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THE LEAD WITH JAKE TAPPER

California Wildfires; Interview with Mayor Matt Hall; General Motors Fined; India's New Leader; Is Arson to Blame for California Wildfires?; New Leader, Controversial Past

Aired May 16, 2014 - 16:00   ET

THIS IS A RUSH TRANSCRIPT. THIS COPY MAY NOT BE IN ITS FINAL FORM AND MAY BE UPDATED.


JAKE TAPPER, CNN ANCHOR: Suspected arsonists have been arrested with huge zones of Southern California now in cinders.

I'm Jake Tapper. This is THE LEAD.

The national lead. Arrested for suspected arson, could the teens in custody be connected to the massive wildfires that are making the San Diego area look like it was napalmed?

The money lead, General Motors hit with the maximum fine for delaying a recall for a decade. Two issues, though. The fine is less than 1 percent of GM's annual earnings. And, two, none of it is going to the crash victims or their families. Is that justice?

And the politics lead. It would apply to everyone, but Senate Majority Leader Harry Reid is not hiding the fact that the billionaire Koch brothers are his target, Reid so eager to limit their influence, he's ready to change our nation's founding document over it.

Good afternoon, everyone. Welcome to THE LEAD. I'm Jake Tapper.

We will begin with the national lead.

The pictures look like Instagrams from hell, five remaining active wildfires burning all at once in Southern California, the flames charring more than 17 square miles in San Diego County. At least 11,000 people remain under evacuation orders.

A view now from the sky of the fire burning in Escondido. This is one of the more stubborn fires, doubling in size in recent hours. With no causes determined, investigators are treating each fire as if it is a crime scene. Now police say they have arrested two young men for allegedly setting two small brushfires yesterday in the county.

Police say they are looking into whether the suspects are connected to the larger fires that have been burning for days now.

Our Ted Rowlands is standing by live for us in Escondido, California.

Ted, officials are hoping that cooler temperatures and calmer winds will help today. Is the weather cooperating?

TED ROWLANDS, CNN CORRESPONDENT: It has throughout most of the day, but within the last hour, the winds have picked up, Jake, which of course is bad news to put wind on those hot spots that are burning everywhere.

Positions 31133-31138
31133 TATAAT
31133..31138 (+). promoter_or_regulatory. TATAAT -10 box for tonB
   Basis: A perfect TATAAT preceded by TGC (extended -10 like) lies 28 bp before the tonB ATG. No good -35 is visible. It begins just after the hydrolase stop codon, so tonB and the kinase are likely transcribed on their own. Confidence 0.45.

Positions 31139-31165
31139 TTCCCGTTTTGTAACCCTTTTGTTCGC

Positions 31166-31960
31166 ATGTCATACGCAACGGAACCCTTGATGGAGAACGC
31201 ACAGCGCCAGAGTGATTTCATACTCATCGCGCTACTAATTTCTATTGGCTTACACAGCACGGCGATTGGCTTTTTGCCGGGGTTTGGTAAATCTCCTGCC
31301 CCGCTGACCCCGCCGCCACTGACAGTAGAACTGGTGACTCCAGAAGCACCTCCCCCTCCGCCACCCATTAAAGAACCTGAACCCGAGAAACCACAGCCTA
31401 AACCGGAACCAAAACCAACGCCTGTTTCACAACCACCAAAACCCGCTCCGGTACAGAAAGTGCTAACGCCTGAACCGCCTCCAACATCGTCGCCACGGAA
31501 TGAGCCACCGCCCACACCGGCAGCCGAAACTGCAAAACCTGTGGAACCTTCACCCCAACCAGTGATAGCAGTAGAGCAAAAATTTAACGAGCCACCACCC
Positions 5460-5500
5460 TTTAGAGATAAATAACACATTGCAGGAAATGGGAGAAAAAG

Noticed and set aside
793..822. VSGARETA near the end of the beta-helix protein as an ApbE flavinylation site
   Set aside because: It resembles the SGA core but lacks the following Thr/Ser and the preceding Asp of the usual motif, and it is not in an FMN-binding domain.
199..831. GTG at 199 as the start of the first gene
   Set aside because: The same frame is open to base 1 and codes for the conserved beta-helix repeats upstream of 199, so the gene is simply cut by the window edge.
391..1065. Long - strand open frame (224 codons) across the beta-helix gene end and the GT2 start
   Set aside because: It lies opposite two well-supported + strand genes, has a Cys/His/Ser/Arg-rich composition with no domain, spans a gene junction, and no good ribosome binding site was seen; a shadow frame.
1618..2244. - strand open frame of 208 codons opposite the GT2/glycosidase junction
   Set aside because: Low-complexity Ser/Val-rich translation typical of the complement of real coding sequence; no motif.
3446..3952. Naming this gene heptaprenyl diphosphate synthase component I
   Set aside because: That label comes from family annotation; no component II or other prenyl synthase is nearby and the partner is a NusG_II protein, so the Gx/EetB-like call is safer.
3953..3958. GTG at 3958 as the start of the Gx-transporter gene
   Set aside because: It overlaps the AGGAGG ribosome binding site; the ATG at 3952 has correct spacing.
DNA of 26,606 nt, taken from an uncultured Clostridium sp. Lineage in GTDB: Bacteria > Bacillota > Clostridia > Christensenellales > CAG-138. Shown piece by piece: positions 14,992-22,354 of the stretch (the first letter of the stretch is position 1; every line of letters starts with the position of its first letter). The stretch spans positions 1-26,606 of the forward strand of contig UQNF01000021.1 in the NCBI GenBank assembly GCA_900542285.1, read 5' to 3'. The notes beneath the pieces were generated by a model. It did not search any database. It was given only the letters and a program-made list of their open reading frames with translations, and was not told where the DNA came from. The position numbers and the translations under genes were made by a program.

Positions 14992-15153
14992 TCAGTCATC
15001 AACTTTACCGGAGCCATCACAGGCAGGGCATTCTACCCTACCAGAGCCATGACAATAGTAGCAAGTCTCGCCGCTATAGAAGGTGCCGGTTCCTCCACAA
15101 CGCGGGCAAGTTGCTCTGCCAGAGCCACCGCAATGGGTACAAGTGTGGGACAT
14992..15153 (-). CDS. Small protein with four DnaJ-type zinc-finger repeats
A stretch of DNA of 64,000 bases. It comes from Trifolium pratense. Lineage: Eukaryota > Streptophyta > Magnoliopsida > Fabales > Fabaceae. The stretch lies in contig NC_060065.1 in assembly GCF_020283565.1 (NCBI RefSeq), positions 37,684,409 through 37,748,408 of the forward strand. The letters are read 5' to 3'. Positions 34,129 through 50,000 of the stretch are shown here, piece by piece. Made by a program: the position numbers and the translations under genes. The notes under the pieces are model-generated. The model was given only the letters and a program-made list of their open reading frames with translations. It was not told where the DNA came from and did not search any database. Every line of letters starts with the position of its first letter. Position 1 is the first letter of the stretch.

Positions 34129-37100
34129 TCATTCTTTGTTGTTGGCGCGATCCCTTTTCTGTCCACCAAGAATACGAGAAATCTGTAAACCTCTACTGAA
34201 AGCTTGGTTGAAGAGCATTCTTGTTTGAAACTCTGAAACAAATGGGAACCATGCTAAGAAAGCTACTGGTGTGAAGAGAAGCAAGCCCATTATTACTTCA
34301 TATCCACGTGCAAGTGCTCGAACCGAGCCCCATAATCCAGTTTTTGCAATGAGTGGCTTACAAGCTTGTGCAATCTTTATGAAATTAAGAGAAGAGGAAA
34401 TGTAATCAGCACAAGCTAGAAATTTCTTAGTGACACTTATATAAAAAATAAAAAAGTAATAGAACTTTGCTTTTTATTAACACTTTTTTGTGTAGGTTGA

Most of the fires, because of the firefighters' efforts, are under control, except the Escondido fire, which is where we are and which blew here yesterday. This one is still a major concern.

(BEGIN VIDEOTAPE)

ROWLANDS (voice-over): Al Said was in his backyard when a wall of black smoke and flames were coming straight for his house.

AL SAID, FIRE VICTIM: The first flame that I saw was a neighbor's tree that just went poof.

ROWLANDS: Thinking he was about to lose his home, Said says he was getting ready to leave when firefighters pulled up in three engines.

SAID: They were here. And I opened up gates for them, the back gate area to make it easier for them. And, quite frankly, I just said, guys, save my house if you can. And, whew, they did.

ROWLANDS: The home beside Said was lost. Everyone got out OK. When you consider the wall of flames, which included those mini-tornado- like spirals, it's amazing that more homes were not lost.

CAPT. MIKE MOHLER, CALIFORNIA DEPARTMENT OF FORESTRY AND FIRE PROSECUTION: Those firenadoes or fire tornadoes that you're looking at is an example of the critical fire weather and the explosive fire growth that we're seeing out here. Our fuel conditions are at a critical level. And we're in May. These are levels that we normally wouldn't see until August, September.

ROWLANDS: Time-lapse video shows the San Marcos fire going from bad worse in minutes. So far, it has scorched 3,000 acres and still going.

Meanwhile, there are questions on what or who might have started the fires.

BILL HORN, SAN DIEGO COUNTY SUPERVISOR: I just have my suspicions. It's six in a day. Even though the conditions would allow for that, usually when a fire spreads, it will spread by its own embers or it will spread close to one another. That -- that didn't happen here.

ROWLANDS: A 19-year-old man is one of two teens arrested for starting two small brushfires. As of now, though, neither has been linked to the larger blazes.

(END VIDEOTAPE)

ROWLANDS: And, Jake, tonight, still 12,000 people are out of their homes. The big concern is this Escondido fire and the winds, which again have kicked up within the last hour -- Jake.

TAPPER: All right, Ted Rowlands, stay safe. Thank you.

Fortunes are shifting with the winds in Carlsbad, California. Just 48 hours ago, the sky in Carlsbad was orange with smoke and flames looking like the mess Godzilla leaves behind when he visits town. Thousands of people had to be evacuated from Carlsbad alone.

But, today, it seems as though things are starting to look up for the community.

I'm joined now on the phone by Carlsbad Mayor Matt Hall.

Mayor, thanks for coming back on.

I know it's been a crazy week for you. At this point, do you believe your firefighters have the fire completely contained?